Delete fast: When celebrities get it wrong on social media

After the Orlando massacre in a nightclub, Madonna reached out to show that her heart was deeply entrenched in gay culture - by uploading a photo of her kissing Britney Spears. Photo / AP
After the Orlando massacre in a nightclub, Madonna reached out to show that her heart was deeply entrenched in gay culture - by uploading a photo of her kissing Britney Spears. Photo / AP

The life of a celebrity is never easy, loaded as it is with relentlessly difficult decisions, such as how to find the optimum camera angle for a selfie. Imagine then, how much harder our celebrities' lives become when a global tragedy occurs, and they have to decide not only on the camera angle, but whether they should be doing a sadface selfie, in keeping with the public mood, or a sexy smiling one to cheer everybody up.

All right I'm joking - but only just, because Hollywood actor Mischa Barton recently had to delete an Instagram post for exactly that reason. It's a tricky one, because what she wrote was an impassioned and political rant about the death of yet another black man, Alton Sterling, at the hands of US police, and the need for gun control and race awareness in her country.

Yet what she wrote was beside a photograph of herself speeding along on the back of a luxury yacht.

In a bikini. With her eyes closed, looking humbled by her own thoughtfulness. One fan commented, rather politely really, that while they agreed with "the sentiment" it was "hard to take you seriously while you post a picture of you sipping alcohol on a yacht".

A few years ago this was all so much easier. Enormous world events such as 9/11 could happen, and we barely heard a peep out of any celebs, because they didn't have social media.

Well...apart from Lee Ryan from Blue, who did manage to broadcast his interesting view that nobody should give "a f*** about New York, when elephants are being killed".

Many have learned from his mistake, and learned to keep quiet about their zoological/human preference. But there are still so many other faux pas that a poor celebrity can make.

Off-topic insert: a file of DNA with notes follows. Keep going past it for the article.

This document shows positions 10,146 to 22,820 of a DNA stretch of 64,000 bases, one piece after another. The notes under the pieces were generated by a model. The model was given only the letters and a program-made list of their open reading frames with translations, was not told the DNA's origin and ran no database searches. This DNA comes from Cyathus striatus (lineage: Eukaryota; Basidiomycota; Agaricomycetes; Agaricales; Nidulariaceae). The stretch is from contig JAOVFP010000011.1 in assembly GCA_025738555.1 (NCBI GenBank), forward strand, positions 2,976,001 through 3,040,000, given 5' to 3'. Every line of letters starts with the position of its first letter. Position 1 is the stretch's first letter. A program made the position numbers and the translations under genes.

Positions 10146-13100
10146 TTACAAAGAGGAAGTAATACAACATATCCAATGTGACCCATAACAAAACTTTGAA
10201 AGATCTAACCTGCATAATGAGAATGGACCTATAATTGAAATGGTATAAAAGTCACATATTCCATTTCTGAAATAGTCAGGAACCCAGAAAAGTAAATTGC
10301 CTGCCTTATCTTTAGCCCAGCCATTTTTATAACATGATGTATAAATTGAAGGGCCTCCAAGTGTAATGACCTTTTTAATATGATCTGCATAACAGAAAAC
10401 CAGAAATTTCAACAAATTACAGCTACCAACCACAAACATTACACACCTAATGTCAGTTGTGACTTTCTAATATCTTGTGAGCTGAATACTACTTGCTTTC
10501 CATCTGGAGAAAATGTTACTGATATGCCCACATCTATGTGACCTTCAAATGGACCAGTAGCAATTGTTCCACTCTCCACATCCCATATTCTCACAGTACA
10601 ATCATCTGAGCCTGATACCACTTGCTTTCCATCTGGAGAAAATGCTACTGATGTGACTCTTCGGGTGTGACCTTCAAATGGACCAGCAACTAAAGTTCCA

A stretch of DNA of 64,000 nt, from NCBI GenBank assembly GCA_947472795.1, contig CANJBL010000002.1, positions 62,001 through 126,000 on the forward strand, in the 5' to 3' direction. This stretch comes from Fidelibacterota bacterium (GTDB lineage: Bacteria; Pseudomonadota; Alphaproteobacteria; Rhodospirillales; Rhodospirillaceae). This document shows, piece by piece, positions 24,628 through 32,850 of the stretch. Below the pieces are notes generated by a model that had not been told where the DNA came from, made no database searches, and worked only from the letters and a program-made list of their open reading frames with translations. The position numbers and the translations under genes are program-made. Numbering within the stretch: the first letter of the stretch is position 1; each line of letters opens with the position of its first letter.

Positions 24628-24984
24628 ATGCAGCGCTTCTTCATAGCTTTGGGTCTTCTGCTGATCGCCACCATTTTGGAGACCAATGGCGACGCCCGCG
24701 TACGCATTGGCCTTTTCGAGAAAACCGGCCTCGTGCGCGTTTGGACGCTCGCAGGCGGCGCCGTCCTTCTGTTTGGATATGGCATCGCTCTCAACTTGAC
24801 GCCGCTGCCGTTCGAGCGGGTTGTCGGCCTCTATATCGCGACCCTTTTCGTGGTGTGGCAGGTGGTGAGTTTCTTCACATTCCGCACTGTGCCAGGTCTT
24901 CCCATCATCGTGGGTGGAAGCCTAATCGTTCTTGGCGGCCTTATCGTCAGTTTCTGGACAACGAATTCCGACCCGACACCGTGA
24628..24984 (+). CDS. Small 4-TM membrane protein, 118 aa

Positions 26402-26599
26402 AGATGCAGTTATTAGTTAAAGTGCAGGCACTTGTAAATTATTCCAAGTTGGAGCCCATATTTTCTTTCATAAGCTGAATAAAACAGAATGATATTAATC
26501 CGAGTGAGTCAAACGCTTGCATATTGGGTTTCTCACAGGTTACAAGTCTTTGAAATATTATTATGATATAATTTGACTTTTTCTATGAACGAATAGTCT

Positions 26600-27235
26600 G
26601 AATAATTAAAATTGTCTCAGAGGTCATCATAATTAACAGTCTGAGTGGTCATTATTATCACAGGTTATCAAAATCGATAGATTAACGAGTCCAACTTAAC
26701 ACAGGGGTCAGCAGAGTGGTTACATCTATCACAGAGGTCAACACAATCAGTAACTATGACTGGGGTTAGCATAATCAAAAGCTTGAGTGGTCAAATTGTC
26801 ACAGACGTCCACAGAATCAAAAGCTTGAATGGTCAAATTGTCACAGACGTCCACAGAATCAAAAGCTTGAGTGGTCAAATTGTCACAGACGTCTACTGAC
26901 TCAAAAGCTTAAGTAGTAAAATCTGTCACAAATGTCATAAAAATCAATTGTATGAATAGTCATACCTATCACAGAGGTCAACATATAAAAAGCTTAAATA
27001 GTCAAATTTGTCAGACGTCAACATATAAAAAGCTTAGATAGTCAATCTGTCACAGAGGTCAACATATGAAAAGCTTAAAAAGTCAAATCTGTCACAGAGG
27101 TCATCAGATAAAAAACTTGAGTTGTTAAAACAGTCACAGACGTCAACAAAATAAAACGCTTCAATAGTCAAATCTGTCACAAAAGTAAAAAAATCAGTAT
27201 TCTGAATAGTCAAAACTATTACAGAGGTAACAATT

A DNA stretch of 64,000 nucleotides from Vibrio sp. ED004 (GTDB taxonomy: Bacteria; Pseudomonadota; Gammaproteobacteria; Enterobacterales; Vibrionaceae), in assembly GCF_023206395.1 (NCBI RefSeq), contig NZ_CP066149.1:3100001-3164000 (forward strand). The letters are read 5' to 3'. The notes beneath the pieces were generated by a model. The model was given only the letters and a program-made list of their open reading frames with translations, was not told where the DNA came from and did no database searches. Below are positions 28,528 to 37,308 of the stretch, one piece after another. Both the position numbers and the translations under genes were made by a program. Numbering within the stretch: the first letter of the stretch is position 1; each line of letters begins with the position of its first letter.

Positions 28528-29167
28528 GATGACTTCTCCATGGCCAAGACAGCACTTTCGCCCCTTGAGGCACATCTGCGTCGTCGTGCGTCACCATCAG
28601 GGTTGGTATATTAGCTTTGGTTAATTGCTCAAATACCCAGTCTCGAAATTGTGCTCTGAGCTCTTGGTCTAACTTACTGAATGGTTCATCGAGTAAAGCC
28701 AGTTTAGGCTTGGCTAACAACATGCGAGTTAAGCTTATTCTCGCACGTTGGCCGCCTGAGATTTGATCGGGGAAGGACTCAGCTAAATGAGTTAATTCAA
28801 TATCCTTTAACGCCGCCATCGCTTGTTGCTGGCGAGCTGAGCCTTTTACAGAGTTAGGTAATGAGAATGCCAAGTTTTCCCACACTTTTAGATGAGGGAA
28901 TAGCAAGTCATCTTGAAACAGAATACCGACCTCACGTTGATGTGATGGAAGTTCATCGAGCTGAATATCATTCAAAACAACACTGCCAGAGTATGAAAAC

Mischa Barton on a police killing

Shivering in her white shirt, Mischa Barton shows that the killing, just like her white privilege, leaves her chilled. Zoom into the glass in her hand and you see the clear liquid it contains is actually a vale of tears, captured as they fall from her eyes. Or it could be a slimline vodka tonic. Hard to be sure.

Jennifer Lopez on black lives matter

Trying to show her understanding of the Black Lives Matter campaign, J Lo wrote something on Twitter saying that All Lives Matter, too. Which, of course, they do, but not all lives are getting shot at just now, so it's hardly a mark of solidarity to take away from the black movement that's trying to be heard. J-Lo, it's not about you this time. She later deleted it.

Madonna on the Orlando massacre

After the Orlando massacre in a nightclub, Madonna reached out to show that her heart was deeply entrenched in gay culture - by uploading a photo of her kissing Britney Spears on stage, while they both had boyfriends at home. A heartfelt commenter wrote: "OK, it's time to lay off the memes, sis."

Bianca Jagger on the Iraq War

The internet is a risky place, where you can retweet something you haven't actually read, at 4am. Bianca Jagger tweeted a list of Labour MPs who voted in the Iraq War so we could all shout at them, not stopping to notice that this curious list also denoted them as "Negro", "Infamous homosexual", or "Judeo-negress hybrid". Oops.

- The Observer

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